MOMENTS IN TIME THE FLYING DUTCHMAN
St or y a n d p h o t o g ra p h s b y B e t t y F in ke
THIS IS NOT WHAT I HAD ORIGINALLY WRITTEN THIS MONTH. BUT UNEXPECTED THINGS SOMETIMES HAPPEN THAT MAKE YOU CHANGE YOUR PLANS. UNEXPECTED AND SAD THINGS, LIKE THE SUDDEN DEATH OF JAN CALIS. SO THIS ONE IS DEDICATED TO HIM.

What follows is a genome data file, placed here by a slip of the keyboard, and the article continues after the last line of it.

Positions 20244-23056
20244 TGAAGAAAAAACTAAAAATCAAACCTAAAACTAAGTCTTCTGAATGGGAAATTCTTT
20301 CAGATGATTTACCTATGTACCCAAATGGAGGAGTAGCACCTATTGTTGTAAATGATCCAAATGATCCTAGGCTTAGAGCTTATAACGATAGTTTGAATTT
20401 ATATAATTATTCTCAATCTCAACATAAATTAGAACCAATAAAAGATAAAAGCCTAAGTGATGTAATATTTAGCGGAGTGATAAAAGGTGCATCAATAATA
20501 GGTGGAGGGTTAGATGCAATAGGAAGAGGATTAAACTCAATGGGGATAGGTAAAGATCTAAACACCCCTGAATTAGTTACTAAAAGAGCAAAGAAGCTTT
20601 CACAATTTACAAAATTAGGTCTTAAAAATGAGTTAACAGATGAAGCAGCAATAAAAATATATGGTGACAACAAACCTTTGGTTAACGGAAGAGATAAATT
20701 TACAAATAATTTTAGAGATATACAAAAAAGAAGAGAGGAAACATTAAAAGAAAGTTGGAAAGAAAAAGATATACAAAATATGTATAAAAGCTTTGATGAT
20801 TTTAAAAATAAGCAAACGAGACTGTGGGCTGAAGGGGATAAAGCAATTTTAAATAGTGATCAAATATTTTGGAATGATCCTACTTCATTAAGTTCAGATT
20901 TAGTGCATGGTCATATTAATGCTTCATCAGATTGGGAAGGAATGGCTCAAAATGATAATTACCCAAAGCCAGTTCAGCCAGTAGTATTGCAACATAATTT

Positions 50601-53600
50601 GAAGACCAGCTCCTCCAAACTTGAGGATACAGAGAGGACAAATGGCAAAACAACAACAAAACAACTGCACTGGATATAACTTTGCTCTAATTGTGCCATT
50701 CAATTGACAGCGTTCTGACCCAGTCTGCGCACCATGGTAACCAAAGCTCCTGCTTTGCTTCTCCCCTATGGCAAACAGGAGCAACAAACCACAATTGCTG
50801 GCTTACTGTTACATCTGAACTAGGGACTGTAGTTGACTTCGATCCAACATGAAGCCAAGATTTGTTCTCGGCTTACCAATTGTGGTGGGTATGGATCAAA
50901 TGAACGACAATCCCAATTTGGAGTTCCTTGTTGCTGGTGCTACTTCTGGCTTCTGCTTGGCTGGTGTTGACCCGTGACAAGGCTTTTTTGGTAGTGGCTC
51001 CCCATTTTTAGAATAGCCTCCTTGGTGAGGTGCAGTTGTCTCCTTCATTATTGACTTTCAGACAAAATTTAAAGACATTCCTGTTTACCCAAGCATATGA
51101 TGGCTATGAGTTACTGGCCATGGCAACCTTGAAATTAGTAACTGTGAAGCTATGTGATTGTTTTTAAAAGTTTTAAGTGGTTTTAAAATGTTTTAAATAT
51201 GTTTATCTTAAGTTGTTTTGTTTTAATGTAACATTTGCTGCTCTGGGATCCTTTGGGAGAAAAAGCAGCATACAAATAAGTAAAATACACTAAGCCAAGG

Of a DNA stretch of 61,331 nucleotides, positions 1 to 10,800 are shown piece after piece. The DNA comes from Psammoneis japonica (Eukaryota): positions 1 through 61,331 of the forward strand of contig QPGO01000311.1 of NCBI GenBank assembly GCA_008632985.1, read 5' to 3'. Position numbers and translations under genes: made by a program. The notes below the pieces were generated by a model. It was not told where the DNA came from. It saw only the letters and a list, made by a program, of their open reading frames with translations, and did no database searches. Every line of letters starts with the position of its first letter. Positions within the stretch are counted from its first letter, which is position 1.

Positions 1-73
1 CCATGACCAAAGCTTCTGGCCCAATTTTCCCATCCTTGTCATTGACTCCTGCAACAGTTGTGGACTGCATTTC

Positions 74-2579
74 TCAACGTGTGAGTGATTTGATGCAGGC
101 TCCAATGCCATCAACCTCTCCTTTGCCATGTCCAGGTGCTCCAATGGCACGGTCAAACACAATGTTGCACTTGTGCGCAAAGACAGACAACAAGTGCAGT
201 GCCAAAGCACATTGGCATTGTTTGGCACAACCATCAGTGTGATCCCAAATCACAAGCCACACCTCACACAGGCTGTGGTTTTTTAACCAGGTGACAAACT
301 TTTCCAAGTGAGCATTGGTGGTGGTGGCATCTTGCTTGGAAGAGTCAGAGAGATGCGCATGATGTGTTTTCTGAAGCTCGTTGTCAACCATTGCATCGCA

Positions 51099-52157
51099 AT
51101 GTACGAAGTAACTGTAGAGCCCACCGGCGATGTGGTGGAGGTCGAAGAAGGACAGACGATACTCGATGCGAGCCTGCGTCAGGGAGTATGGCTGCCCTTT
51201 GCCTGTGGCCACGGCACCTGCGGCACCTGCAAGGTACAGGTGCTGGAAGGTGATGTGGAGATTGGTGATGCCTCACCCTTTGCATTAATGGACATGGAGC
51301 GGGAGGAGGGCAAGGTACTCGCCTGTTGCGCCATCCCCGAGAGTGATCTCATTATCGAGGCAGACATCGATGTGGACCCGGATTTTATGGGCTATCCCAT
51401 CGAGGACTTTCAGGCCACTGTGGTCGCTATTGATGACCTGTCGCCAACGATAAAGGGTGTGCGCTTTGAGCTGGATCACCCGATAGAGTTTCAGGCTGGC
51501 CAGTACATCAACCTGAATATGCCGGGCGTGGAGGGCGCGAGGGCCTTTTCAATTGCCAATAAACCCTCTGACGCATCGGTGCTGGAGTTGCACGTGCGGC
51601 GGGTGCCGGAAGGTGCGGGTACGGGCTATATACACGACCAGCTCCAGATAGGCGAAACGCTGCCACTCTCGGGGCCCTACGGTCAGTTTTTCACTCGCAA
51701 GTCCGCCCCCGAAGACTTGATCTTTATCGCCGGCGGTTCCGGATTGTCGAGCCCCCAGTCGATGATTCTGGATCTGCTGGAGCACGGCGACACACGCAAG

ntil the early at the rapidly multiplying 1980s, Arabian European shows. Wherever showing in you went, you’d hear those Europe unmistakable whoops and consisted mainly you’d see Jan in the winners’ of small breed shows that circle. Even at Ascot, that were intended to help last conservative bastion of breeders evaluate and traditional showing, where select their breeding stock. he presented the Crabbet There were very few stallion Achim to win the international shows. Halter British National horses were still shown the Championship in 1983. traditional way, although a The old horsemen may few newer breeders were have frowned at his Jan making his debut at Aachen, showing the straight already beginning to copy extravagant style, but in fact Egyptian stallion IBN GALAL-5 (Ibn Galal x El Aziza) in 1980. the American style of Jan was a true horseman showing, and professional trainers were all but himself. He came from a family of horse breeders. It unknown. People still showed their own horses, unless was his father who purchased the Spanish Arabian they knew someone who could do it for them if they stallion Nagasaki that introduced Jan to the breed and couldn’t run fast enough. set the course for his future career. And, incidentally, for Just as the show scene was about to take off in a big the breed as a whole, because Nagasaki is an ancestor way, a new handler appeared on the scene: A long, thin of Magnum Psyche, WH Justice, and QR Marc, among guy from Holland with a big moustache and even bigger others. Nagasaki was also an accomplished athlete, personality. Jan Calis was unlike anyone else at the and this aspect of Arabian breeding was something time (or any time, really). He almost bent over Jan never lost sight of. He may have made his name in backwards when getting the horses to give their necks, halter showing, but as a breeder, he never went for appearing more like a conductor than a handler. He show horses. At his farm near Amsterdam, he and his could run as fast as any horse, which really allowed wife Eveline bred Arabians of traditional Russian and those Russian Arabians to fly at the trot, and he’d let Spanish bloodlines. All his stallions were ridden and out ear-splitting whoops during the trot-out. Those shown successfully in open competition. Lobeke, of whoops became his trademark. People laughed at first, Spanish descent like Nagasaki, even won the Dutch shook their heads, and, in the case of the older Eventing Championships against other breeds. It was horsemen, thoroughly (and vocally) disapproved. But only fairly recently that Jan acquired a stallion of more whichever way you looked at it, this guy did his job, and fashionable lines, a QR Marc son, but he has embarked he did it well. His style may have been odd, but it got on a ridden career like all the others. results. Within a short time, Jan Calis had acquired the Jan was one of those rare people who seem to have nickname “The Flying Dutchman” and become a fixture a natural rapport with horses. During the 1990s, friends